The mTOR pathway is a signaling system that regulates growth and metabolism in response to the nutritional state of organisms. Increasing evidence shows that the pathway is commonly deregulated in cancer, neurological disorders, and diabetes, and also modulates the aging process. The mTOR protein kinase is the target of the drug rapamycin and the catalytic subunit of two multi-protein complexes, mTOR Complex 1 (mTORC1) and 2 (mTORC2), that nucleate distinct branches of the pathway and respond to different upstream signals. mTORC1 responds to a variety of stimuli, including diverse types of growth factors, nutrients, and stresses, and regulates many anabolic and catabolic processes, including protein, nucleotide, and lipid synthesis and autophagy, respectively. Recently, we discovered that mTORC1 senses nutrients in part through the lysosome and identified a multi-pass lysosomal membrane protein, SLC38A9, that is key for sensing the amino acid arginine. SLC38A9 turns out to be much more interesting than we originally anticipated as not only does it signal to mTORC1 it also has a major role in effluxing an essential amino acid out of the lysosome so it can be used in cytosolic processes. In addition, using a new method we developed to profile the metabolite contents of lysosomes, we made the surprising discovering that mTORC1 itself is a major regulator of the efflux of most non-polar essential amino acids from lysosomes. Thus, mTORC1 is both downstream and upstream of lysosomal function, indicating that it is part of a circuit that modulates and senses lysosome function in response to growth signals. The broad goals of our work are to arrive at a mechanistic understanding of how the lysosome signals to mTORC1 and in turn how mTORC1 regulates lysosome function. In addition, we have found that the mechanisms we are studying are particularly important for the proliferation of pancreatic cancer cells and so we intend to test their roles in the development of pancreatic tumors in mice.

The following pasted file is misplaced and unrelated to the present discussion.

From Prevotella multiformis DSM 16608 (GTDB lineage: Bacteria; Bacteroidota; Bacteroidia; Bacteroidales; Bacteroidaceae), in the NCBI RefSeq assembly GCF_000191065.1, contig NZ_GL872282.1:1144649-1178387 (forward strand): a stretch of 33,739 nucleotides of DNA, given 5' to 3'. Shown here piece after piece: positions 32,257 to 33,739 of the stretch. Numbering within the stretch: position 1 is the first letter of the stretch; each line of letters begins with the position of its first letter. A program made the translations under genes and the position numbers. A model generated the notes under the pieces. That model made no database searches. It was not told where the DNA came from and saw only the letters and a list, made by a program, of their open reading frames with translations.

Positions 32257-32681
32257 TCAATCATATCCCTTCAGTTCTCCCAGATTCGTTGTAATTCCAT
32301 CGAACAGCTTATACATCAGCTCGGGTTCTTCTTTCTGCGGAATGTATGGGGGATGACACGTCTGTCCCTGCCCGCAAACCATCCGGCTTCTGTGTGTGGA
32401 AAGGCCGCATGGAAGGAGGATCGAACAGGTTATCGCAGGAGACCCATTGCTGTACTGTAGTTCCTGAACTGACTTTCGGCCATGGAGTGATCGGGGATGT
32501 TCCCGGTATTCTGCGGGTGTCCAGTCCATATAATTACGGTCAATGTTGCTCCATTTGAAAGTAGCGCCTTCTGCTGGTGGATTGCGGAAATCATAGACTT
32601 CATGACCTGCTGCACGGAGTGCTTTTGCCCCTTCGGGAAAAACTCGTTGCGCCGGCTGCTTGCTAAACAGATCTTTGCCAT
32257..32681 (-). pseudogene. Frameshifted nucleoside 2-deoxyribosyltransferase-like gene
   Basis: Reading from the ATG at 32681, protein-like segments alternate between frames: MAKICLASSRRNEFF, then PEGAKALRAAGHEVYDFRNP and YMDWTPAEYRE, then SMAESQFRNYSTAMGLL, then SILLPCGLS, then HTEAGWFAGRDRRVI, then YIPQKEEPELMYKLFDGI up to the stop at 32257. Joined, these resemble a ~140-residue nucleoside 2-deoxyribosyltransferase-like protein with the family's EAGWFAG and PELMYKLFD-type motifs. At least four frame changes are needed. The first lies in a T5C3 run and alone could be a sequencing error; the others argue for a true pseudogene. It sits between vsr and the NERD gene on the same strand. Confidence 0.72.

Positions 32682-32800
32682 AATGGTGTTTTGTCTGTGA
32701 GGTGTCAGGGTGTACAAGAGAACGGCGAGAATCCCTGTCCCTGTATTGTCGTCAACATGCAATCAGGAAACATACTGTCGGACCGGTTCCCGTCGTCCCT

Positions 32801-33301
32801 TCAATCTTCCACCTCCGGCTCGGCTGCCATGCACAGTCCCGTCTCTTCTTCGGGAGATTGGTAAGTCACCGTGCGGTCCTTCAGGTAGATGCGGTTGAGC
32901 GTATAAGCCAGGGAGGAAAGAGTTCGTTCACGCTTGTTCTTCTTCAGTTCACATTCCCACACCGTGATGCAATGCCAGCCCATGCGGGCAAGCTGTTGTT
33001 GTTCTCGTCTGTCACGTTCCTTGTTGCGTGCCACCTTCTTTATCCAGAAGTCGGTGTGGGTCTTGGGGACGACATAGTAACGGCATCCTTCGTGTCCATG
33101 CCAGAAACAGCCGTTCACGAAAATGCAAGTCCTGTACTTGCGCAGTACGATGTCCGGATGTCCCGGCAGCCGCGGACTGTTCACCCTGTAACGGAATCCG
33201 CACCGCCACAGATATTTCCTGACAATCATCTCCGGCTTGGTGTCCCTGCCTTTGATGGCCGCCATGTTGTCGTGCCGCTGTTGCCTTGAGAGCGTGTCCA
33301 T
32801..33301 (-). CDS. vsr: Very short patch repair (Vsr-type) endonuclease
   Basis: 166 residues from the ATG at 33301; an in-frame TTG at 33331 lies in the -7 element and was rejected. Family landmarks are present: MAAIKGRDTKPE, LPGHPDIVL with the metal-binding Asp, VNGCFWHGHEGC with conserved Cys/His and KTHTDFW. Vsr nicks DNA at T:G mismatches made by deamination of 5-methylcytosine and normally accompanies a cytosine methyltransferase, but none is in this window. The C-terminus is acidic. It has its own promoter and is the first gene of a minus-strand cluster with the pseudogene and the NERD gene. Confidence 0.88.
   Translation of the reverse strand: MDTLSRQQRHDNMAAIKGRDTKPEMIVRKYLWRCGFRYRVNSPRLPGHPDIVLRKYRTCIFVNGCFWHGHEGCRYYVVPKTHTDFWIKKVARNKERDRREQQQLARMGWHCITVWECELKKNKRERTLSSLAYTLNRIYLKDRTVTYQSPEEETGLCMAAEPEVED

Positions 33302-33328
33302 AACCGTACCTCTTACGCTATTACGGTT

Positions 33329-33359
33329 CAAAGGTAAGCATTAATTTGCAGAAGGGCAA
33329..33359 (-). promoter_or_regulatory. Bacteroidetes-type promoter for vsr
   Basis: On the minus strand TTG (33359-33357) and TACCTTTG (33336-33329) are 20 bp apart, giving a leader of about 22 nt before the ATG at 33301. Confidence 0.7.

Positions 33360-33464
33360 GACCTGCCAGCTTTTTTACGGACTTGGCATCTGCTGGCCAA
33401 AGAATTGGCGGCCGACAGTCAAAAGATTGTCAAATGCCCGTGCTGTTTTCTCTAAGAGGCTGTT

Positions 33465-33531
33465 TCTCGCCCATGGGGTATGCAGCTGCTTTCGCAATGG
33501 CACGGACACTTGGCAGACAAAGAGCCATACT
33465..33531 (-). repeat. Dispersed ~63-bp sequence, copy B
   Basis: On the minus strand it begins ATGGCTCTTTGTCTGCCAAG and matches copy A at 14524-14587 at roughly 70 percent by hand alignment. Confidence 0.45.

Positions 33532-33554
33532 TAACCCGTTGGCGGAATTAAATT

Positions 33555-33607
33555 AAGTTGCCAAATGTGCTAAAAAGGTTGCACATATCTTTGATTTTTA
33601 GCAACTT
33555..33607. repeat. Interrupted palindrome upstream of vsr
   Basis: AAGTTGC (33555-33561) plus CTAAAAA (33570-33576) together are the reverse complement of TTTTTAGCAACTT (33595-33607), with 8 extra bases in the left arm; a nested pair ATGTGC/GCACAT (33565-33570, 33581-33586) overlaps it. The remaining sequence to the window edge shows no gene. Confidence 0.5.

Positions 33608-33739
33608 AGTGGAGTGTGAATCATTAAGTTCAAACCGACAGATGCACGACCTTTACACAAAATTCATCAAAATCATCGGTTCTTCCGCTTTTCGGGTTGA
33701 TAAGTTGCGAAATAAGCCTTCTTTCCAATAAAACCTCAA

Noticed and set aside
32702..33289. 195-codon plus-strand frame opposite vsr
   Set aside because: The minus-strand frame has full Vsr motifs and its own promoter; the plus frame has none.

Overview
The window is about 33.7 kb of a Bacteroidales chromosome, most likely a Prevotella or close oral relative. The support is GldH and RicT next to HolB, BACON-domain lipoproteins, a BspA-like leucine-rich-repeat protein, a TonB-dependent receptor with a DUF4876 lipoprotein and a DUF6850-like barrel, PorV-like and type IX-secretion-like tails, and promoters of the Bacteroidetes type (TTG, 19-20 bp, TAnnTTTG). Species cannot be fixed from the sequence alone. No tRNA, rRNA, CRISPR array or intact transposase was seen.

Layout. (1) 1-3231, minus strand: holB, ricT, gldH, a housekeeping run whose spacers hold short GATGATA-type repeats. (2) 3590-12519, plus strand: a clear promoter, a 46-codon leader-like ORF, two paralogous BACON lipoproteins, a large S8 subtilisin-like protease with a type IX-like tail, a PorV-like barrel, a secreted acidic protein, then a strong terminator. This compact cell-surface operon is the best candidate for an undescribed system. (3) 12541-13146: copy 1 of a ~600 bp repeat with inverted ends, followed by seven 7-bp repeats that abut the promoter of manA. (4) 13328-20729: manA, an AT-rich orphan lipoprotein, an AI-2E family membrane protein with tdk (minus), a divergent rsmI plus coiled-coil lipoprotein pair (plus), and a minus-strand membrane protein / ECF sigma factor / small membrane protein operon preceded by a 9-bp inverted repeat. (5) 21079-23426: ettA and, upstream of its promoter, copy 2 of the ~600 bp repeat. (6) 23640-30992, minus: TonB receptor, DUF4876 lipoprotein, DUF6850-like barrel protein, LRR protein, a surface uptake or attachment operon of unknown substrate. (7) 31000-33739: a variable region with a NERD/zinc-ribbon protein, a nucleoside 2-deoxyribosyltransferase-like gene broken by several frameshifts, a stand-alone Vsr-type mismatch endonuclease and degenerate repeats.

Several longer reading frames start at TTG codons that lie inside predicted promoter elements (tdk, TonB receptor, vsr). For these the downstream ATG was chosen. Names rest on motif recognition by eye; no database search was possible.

The specific aims of our proposed work are to: understand how the lysosomal membrane protein SLC38A9 controls mTORC1 signaling (Aim 1); test the importance of SLC38A9 in the development of pancreatic tumors (Aim 2); and understand how mTORC1 controls the efflux of lysosomal amino acids (Aim 3). We will accomplish these goals with a multi-disciplinary approach that uses the tools of biochemistry, molecular biology, and mouse engineering. Our results will substantially increase our understanding of the clinically important mTORC1 pathway and test if SLC38A9 is a potential drug target in pancreatic cancer.
Growth is the fundamental process through which cells and organisms accumulate mass and increase in size. In mammals we are studying a major regulator of growth, a network of signaling proteins called the mTOR Complex 1 (mTORC1) pathway. Our overarching goals are to increase our understanding of how lysosomes communicate to mTORC1 and how mTORC1 signals to lysosomes and to enable the development of new drugs that target in novel ways the mTORC1 pathway for clinical benefit.
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